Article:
Turn the lights off?

Turn the lights off?

Posted on 8 May 2015

"As usual the eggheads, most of whom failed to predict this plateau in income and output, are now in almost total agreement that this is what we can expect more of for the foreseeable future."

“It ain’t what you don’t know that gets you into trouble, it’s what you know for sure that just ain’t so.” – Mark Twain
 

A stagnant future?

Part of the narrative of the various now completed UK election campaigns has been the theme of stagnating living standards in the UK, with various data points suggesting that neither the UK economy nor its residents have managed to improve their standing since the peak of the last economic cycle in 2007/2008. Interestingly, the same is true of US data, where such statistics form part of an argument suggesting that monetary policy needs to remain accommodative for some time yet due to there being something wrong with large parts of the world economy. In spite of much disagreement as to the diagnosis on what this ‘something’ is, there seems to be a good deal of agreement that whatever it is, it is here to stay.
 
Before readers start packing their bags for sunnier economic climes, wherever they might be, it is worth remembering that price indices and the various data that rely on their input may not be as accurate at describing our day-to-day economic welfare as is routinely suggested.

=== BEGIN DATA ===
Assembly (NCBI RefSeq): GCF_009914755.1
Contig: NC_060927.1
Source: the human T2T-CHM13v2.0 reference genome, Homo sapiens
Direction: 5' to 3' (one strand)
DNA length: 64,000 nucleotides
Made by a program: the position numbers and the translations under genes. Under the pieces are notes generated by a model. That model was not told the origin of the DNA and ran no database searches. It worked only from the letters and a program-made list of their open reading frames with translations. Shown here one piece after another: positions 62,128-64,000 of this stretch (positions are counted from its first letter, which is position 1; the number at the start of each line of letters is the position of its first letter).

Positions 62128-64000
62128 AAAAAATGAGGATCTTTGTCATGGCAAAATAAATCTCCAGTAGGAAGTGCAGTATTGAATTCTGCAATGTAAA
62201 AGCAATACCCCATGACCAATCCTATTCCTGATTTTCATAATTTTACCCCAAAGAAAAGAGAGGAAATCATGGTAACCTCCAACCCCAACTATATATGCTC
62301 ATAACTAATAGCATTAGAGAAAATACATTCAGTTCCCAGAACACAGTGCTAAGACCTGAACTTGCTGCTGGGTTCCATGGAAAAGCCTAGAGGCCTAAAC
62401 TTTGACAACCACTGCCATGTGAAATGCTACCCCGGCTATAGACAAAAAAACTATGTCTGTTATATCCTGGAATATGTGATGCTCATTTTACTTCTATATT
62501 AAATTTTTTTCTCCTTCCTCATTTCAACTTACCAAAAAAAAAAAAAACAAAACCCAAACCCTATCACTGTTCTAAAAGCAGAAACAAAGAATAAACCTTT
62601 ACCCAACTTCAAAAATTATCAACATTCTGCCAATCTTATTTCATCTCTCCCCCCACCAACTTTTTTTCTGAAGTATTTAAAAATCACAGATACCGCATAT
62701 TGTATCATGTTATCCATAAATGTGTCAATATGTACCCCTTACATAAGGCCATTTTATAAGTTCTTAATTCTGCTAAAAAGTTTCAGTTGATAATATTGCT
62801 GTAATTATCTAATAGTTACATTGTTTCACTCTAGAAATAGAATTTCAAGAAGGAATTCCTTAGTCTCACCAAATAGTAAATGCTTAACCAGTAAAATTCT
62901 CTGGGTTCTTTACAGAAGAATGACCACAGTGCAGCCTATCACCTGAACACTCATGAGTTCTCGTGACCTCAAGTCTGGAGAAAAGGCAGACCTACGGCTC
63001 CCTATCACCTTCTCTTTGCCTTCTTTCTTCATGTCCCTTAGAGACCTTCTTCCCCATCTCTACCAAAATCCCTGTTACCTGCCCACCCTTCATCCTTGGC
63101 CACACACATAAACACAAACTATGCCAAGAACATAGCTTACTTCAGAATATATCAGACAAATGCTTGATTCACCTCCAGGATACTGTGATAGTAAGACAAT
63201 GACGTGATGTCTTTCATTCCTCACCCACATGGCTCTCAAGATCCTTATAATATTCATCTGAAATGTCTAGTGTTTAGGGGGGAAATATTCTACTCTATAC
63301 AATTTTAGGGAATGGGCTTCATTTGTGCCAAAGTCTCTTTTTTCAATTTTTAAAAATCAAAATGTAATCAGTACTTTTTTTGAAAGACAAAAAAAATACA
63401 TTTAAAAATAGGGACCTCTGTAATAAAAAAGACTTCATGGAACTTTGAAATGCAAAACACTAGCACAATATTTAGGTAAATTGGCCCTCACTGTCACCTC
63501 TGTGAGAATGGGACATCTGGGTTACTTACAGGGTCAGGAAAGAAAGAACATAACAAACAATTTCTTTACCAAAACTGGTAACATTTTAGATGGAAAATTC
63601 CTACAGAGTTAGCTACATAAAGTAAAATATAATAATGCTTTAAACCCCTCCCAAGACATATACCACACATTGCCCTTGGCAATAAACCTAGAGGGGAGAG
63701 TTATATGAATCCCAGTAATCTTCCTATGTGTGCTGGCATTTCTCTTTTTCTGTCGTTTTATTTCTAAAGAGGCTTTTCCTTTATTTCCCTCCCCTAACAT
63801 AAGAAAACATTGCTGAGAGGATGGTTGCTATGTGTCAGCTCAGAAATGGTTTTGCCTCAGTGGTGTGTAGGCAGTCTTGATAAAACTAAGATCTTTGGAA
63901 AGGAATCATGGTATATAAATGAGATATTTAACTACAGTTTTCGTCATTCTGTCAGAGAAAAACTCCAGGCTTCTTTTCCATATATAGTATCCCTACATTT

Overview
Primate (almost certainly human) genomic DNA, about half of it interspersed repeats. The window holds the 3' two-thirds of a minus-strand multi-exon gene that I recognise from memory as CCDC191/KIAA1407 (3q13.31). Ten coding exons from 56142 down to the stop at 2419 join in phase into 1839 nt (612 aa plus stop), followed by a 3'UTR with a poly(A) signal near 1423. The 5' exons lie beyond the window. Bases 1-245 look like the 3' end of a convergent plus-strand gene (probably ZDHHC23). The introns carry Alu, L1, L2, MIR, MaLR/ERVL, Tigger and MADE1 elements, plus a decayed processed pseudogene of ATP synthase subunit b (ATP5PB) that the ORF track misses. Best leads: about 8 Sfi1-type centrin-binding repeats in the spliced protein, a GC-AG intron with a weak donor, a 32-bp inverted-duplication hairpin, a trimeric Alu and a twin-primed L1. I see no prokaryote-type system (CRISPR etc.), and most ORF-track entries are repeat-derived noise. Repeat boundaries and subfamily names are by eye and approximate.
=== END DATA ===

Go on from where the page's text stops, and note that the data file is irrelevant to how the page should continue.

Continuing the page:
To better illustrate this, we can go back to the UK 25 years ago. A time when Baroness Thatcher was still in Downing Street (though knives were busily being sharpened behind the scenes), inflation was at nearly 10%, interest rates were at 15% and the UK economy was on the cusp of recession. To those readers born after 1990, it may seem scarcely credible that at this stage, the internet was still the preserve of Tim Berners Lee and a few of his colleagues in Cern, while French and British engineers were yet to meet under the Channel.
 
Now, as suggested above, doomsayers focus on the statistic that, since 1990, both gross domestic product and inflation adjusted disposable income per person have grown by a little less than 2% a year. Worse still for the UK’s immediate prospects, the bulk of this increase in both metrics was banked in the period running up to the Great Financial Crisis of 2007/08. Since then, both per capita incomes and gross domestic product have stagnated, with a similar story to be told in the US and Europe. As usual the eggheads, most of whom failed to predict this plateau in income and output, are now in almost total agreement that this is what we can expect more of for the foreseeable future.
 
Has the Great Financial Crisis of 2007/08 permanently hobbled the UK and global economy? Or do the problems, as various data on output per hour suggest, go further back? Satisfying answers remain elusive, particularly as the data may simply fail to capture a lot of the improvements we now take for granted.

William Hobbs, Head of Equity Strategy, Europe

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